(NASHVILLE) — Thursday, lawmakers unanimously passed legislation co-sponsored by Representative William Lamberth (R-Cottontown) aimed at increasing private employment opportunities for military veterans and their families.
House Bill 165 encourages private employers to hire honorably discharged veterans, spouses of a veteran with a service-connected disability, unmarried widows or widowers of veterans who died of service-connected disability, and unmarried widows or widowers of a member of the military who died in the line of duty.
Private employers that adopt a veteran’s preference must have their policy in writing and may require a potential employee to submit a certificate of release or discharge from active duty as proof of their eligibility for the preference. The veteran’s preference must be applied consistently to all employment decisions made by a company regarding hiring and promotion.
“It’s important for us to remember that our military servicemen and women make sacrifices daily in order to protect and defend our freedom,” said Representative Lamberth. “We must work with private businesses to increase employment opportunities for our veterans and their families so they can achieve their professional goals and dreams.”
House Bill 165 is the latest in a series of legislation that demonstrates support for and honors Tennessee military veterans and their families. In 2016, five soldiers killed in the Chattanooga terrorist attack were awarded the “Tennessee Fallen Heroes Medal” by Governor Bill Haslam for their heroic efforts on Tennessee soil.
Recently, lawmakers also passed the National Guard Force Protection Act, which enhances protection at Tennessee National Guard facilities and military installations. Additionally, legislation passed the full House that strengthened and made the Veterans Education Transition Support (VETS) program available to private, non-profit institutions of higher education throughout the state. The highly successful VETS program encourages colleges and universities to prioritize outreach to veterans and successfully deliver the services necessary to create a supportive environment where student veterans can prosper while pursuing their education.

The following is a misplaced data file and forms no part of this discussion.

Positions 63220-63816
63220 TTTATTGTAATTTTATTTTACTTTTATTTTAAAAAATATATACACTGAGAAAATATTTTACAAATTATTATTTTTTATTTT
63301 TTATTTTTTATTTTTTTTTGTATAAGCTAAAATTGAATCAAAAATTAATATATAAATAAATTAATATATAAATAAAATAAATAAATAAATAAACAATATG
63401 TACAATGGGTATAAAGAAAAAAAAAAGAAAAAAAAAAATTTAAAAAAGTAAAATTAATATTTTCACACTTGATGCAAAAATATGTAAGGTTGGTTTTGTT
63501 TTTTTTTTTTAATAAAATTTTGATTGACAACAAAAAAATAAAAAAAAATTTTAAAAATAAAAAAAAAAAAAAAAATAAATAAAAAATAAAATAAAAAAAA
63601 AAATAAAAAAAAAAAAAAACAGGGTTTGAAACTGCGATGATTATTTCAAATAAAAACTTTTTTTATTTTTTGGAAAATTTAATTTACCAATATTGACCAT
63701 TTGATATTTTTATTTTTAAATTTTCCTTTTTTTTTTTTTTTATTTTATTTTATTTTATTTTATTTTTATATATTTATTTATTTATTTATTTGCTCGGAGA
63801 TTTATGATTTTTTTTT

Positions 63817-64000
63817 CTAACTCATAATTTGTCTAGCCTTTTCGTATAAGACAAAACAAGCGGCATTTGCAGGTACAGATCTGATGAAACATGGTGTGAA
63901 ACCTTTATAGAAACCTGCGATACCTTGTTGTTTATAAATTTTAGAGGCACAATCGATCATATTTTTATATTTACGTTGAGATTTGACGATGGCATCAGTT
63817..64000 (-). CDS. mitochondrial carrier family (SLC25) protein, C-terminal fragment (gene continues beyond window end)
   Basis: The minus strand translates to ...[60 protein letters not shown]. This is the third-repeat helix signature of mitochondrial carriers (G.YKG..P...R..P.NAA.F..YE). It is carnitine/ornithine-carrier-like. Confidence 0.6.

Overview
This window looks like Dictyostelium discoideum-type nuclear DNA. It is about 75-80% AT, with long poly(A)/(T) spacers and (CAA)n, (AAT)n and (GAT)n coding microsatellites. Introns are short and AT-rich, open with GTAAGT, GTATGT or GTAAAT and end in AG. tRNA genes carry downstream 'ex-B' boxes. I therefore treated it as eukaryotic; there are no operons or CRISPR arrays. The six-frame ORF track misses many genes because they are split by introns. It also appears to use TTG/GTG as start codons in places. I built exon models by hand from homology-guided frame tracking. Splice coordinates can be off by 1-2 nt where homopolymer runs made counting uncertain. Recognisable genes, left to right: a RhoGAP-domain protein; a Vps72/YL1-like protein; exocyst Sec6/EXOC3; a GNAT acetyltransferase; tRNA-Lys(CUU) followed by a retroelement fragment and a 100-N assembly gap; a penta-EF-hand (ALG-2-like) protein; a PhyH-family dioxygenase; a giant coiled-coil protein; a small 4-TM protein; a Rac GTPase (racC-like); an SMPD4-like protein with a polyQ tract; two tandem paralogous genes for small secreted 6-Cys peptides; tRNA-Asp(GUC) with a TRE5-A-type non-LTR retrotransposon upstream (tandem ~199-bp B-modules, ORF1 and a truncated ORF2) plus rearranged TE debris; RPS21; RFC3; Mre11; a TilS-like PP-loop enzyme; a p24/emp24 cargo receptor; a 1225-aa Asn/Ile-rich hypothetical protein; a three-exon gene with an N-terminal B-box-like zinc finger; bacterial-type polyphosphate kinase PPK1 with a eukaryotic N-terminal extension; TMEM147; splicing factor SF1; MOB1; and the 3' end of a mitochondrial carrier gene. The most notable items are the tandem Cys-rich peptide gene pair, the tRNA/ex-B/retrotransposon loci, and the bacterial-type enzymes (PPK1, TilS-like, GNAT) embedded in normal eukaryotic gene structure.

The full text of House Bill 165 can be accessed by visiting the Tennessee General Assembly website at: http://www.capitol.tn.gov/Bills/110/Bill/HB0165.pdf
William Lamberth is a member of the House Calendar & Rules, House State Government, House Ethics and House Criminal Justice Committees, as well as the House Criminal Justice Subcommittee. He lives in Cottontown and represents House District 44 which is part of Sumner County. Lamberth can be reached by email at: [email protected] or by calling 615-741-1980.